Nate, Army officer, aspiring scholar, and another host of the Samurai Archives podcast, helps us to wrap this up:

For meKanji study has always been, and always will be, about flashcards. I don't mean that nifty cool virtual flash card function you have on your electronic dictionary, or nowadays on your iPad or other similar device. I mean taking those little strips of thick paper on a binder ring, writing the Kanji character and some common combinations it is in on one side, and the furigana readings, meaning, and definition of the combinations on the others. Then going through them forwards and backwards: forward, looking at the character and writing out the readings and the meaning; backwards, looking at the meanings and reading, and writing out the Kanji.

Let me stress: WRITING OUT the Kanji  If you can write a Kanji  then you can recognize and read it. If you only study the reading, or think that electronic version of study is doing enough, you are wrong. You can't write if you don't practice how to write, but if you practice how to write, then you can write AND read. I can't stress that enough.

I've seen all the mnemonic stuff, the Tony Busan's or whatever, and if that works for you, then great. It never has made sense to me. I know it's all "new education" to trash rote memorization, but if I try to imagine a story for every Kanji I see, I'm wasting time and filling my head with nonsense. I've memorized Kanji by memorizing the radicals in it and how they compose it, but I'm not making up stories about the moon and the sun and the rabbit in the moon and all sorts of nonsense. Just do it--make the cards, study the cards, write the Kanji, and you'll remember them. Stories are just distracting to me.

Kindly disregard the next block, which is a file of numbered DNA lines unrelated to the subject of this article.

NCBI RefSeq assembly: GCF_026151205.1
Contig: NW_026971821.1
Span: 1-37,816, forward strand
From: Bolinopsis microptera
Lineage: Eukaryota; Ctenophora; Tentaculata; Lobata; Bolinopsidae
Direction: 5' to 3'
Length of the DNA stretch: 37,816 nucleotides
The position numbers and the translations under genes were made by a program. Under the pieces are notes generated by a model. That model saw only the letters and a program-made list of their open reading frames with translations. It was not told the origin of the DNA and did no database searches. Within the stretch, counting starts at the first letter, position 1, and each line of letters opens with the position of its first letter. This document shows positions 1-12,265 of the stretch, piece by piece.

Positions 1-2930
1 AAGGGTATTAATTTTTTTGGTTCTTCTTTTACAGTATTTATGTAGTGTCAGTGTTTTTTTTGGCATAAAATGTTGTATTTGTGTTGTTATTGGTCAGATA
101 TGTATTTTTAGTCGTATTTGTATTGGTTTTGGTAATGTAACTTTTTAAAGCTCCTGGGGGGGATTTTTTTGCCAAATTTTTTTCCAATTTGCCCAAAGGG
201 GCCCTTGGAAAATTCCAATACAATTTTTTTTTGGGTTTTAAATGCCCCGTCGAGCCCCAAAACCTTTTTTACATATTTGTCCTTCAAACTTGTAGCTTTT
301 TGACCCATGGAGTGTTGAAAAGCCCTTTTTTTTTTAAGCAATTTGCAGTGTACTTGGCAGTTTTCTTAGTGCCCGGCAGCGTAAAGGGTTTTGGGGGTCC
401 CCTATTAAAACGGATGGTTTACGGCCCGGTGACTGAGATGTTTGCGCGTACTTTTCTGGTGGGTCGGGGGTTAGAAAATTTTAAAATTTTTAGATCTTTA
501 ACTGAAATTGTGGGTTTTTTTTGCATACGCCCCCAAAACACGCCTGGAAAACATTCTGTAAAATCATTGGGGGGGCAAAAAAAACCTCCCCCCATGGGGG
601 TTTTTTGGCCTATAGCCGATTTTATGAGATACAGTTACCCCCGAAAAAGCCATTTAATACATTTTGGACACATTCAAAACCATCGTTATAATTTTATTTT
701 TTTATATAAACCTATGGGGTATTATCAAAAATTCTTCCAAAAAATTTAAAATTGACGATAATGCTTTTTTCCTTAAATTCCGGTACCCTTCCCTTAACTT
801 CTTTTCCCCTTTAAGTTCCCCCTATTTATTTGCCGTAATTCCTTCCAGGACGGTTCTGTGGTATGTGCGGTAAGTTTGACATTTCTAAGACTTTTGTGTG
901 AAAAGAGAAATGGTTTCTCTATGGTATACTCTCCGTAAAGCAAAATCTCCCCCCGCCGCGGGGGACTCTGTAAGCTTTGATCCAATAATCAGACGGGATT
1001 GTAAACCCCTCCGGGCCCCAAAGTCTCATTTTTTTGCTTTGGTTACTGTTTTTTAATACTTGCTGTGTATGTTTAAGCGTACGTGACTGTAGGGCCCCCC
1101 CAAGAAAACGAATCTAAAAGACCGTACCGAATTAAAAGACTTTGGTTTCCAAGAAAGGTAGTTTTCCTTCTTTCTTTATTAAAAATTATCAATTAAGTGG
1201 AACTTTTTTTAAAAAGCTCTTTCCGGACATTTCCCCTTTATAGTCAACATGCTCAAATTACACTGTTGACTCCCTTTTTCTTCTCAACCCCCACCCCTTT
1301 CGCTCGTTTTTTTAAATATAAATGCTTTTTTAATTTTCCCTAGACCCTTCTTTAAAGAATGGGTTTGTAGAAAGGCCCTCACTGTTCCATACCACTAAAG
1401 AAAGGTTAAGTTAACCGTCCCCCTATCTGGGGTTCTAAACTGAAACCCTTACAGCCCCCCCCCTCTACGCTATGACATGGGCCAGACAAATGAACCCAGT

The next step is to read. I'll admit, I'm much worse and much less disciplined at this than I should be. But pick up a book--doesn't matter if it's a manga or a novel--and start reading. Whenever you run across a Kanji you don't know, pull out your electronic (or other) dictionary, look it up, and make a card. Use the word you found it in as one of the vocab words you put on the card. And then continue on. Every so often, pull out your cards and run through them as a refresher. This builds vocab and cements the Kanji in your head. Could you imagine making up a silly story for every Kanji in a newspaper or book? I don't have that kind of time. Just make a card, move on.